// . //  Insights //  Global Fleet And MRO Market Forecast 2024-2034

2024 will be the first year of real growth since the peak reached just before the onset of the COVID-19 pandemic. According to the latest edition of the Global Fleet and MRO Market Forecast 2024-2034, the size of the global fleet will increase 28% over the next 10 years, expanding from today’s 28,400 aircraft to 36,400 by 2034. The former peak was 27,800.

But COVID has left indelible impressions on the aviation fleet, which will now add aircraft on a slower trajectory than previously predicted. The fleet’s compound annual growth rate (CAGR) over the forecast period will be 2.5% versus the 2.9% projected in last year’s 2023-2033 forecast. The CAGR has been tempered by modest global economic growth — the product of high interest rates worldwide — and lower than anticipated aircraft production.

Where pre-COVID the forecast expected a fleet of more than 39,000 aircraft by 2030, we now do not anticipate reaching that size until 2036 — essentially six years of lost growth for the industry.

Exhibit 1: Global fleet forecast by aircraft class, 2024–2034

Meanwhile, reflecting that slower expansion, demand in the maintenance, repair, and overhaul (MRO) sector will grow 1.8% annually on average through 2034, when revenue will reach $124 billion. Our 2023-2033 forecast had the sector expanding at a 2.9% CAGR. In 2024, MRO revenue will rise almost 3% to $104 billion from $101 billion last year.

Exhibit 2: MRO demand forecast by aircraft class, 2024–2034

India set to grow the most

Asia will once again serve as an economic engine for the industry. But over the next decade, India will lead the expansion, not China. Currently at just over 600 planes, India’s fleet will add aircraft at a rate of almost 13% over the first five years and nearly 10% for the 10-year forecast period. By 2034, it will be 2.5 times the size it is today.

To give a sense of how fast it is expanding, India has over 1,800 aircraft on order, more than triple the current size of its fleet. India has become the world’s most populated nation, with 1.4 billion people — only 3% of which fly regularly.

China, on the other hand, faces slowing economic growth, in part a result of collapsing real estate values, an aging population, and unemployment among its younger workers. Still, by 2034, China will become the second-largest fleet — displacing Western Europe which slips to No. 3. Over the 10 years, the Chinese fleet will grow 56%.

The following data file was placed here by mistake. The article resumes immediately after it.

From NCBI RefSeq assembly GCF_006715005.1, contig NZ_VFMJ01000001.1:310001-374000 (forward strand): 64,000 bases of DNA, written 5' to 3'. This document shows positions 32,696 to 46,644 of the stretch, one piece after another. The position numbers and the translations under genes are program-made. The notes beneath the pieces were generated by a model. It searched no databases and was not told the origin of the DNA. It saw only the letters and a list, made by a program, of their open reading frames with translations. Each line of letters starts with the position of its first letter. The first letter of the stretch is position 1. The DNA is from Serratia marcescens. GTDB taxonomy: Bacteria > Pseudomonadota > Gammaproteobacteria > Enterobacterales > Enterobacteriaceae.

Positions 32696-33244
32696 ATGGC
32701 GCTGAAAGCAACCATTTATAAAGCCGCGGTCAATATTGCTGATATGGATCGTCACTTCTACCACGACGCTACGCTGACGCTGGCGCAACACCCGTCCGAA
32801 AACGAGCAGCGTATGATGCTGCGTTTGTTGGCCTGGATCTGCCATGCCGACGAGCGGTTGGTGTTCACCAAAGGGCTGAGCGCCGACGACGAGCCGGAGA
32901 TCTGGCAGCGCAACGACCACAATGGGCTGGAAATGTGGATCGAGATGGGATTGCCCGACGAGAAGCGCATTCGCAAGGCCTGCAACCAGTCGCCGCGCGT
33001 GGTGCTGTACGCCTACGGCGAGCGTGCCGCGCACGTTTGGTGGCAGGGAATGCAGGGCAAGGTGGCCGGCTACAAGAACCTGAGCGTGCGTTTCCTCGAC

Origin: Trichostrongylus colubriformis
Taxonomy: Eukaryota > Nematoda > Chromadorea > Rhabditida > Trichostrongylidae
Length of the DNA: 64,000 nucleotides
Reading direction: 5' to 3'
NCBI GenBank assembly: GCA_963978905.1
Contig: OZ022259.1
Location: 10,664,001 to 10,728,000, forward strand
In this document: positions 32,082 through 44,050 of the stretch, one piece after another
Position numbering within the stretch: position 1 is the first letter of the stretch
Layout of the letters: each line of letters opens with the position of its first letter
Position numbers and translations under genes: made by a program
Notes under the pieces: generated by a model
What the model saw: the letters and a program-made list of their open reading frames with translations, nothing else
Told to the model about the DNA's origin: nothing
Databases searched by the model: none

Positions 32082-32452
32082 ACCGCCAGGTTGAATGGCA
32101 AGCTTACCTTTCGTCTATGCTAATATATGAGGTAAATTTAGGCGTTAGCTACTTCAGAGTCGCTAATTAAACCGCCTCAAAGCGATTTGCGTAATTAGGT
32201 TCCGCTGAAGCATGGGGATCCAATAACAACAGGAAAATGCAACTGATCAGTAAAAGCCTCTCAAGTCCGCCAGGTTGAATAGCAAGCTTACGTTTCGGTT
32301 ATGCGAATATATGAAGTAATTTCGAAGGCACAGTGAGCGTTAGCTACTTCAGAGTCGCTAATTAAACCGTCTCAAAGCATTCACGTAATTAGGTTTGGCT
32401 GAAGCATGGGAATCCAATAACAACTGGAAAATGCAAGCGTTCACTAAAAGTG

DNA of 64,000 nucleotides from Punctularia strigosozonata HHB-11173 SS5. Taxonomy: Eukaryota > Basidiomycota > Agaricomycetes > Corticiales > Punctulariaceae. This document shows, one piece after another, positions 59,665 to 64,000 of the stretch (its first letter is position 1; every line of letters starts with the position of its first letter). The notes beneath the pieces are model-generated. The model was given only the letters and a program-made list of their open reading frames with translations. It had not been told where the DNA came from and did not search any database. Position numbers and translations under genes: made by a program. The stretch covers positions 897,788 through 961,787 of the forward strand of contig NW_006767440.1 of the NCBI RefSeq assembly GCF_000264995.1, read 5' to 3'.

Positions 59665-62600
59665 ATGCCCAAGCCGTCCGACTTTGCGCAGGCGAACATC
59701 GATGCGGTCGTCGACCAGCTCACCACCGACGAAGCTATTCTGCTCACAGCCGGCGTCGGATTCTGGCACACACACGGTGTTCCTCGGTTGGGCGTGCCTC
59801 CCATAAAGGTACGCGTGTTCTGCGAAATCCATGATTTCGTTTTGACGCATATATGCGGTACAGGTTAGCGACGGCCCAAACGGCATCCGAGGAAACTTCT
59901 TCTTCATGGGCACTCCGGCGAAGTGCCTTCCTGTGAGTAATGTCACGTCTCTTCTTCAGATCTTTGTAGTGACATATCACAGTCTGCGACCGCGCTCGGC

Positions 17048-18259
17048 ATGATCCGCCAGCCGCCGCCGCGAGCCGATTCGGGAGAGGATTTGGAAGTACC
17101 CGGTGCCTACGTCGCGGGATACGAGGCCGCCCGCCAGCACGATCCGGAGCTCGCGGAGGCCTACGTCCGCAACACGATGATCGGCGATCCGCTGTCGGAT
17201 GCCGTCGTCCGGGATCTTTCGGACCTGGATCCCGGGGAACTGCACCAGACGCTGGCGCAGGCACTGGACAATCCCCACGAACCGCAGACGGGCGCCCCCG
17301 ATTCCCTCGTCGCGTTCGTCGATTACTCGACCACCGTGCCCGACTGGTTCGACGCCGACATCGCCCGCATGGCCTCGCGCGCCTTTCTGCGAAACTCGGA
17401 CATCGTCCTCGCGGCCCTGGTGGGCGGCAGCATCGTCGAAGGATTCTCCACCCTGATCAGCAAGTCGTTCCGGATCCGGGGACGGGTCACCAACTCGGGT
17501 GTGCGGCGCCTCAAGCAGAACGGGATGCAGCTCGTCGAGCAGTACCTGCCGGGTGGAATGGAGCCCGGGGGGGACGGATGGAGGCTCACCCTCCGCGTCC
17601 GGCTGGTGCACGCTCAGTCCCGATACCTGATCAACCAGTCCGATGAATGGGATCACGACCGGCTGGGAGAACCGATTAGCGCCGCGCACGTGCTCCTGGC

Biggest-fleet honors throughout the decade will remain with North America, where the fleet today tallies around 8,200 and will grow to 9,850. By comparison, the Western European fleet has a little over 5,300 aircraft today and is expected to grow to almost 5,900 by 2034. China has around 4,100 and will grow to just over 6,400. That means China’s fleet will be 65% as big as North America’s in 2034, versus 50% in 2024.

The other rapidly expanding fleet is in Eastern Europe — expanding 9.2% annually in the first five years and 7% over the 10 years. This is despite Russia’s inclusion in the regional numbers. Russia's fleet, the only major fleet to contract between 2024 and 2034, will shrink 8%, and because of the sanctions imposed after it invaded Ukraine, its narrowbody fleet will decrease by a stunning 44%.

Exhibit 3: The 10-year outlook for aviation growth

Pressure on production and MRO

But the industry does face risks, even with this more modest growth. The two global airframe manufacturers — Airbus and Boeing — are pushing their production capacity to the limit, hoping to reach new heights in monthly output over the next decade. Yet it appears unlikely at this point that either will reach their targets on time without significantly more investment in their own production facilities and those of their chief suppliers.

After three years of COVID, inflation, and raw material and labor shortages, the aerospace industry faces a pressing need to modernize and optimize production at all points along the supply chain.

Putting a particular strain on both production and MRO is the raft of new engines in next-generation aircraft. One of the more publicized situations involved Pratt & Whitney’s geared turbofan (GTF) platform, which led to the grounding and inspection of Airbus 320 fleets. But all the new entrants — from CFM International’s LEAP to Rolls-Royce’s Trent XWB — have experienced delays and problems. The additional engine work is pushing the CAGR for MRO to 2.3% and has prompted aircraft manufacturers and MRO providers to increase engine MRO capacity. 

Additional contributors: Nik Dulac, Ian Ferguson, Devon Holden, Utkarsh Mishra, and Richard Huang.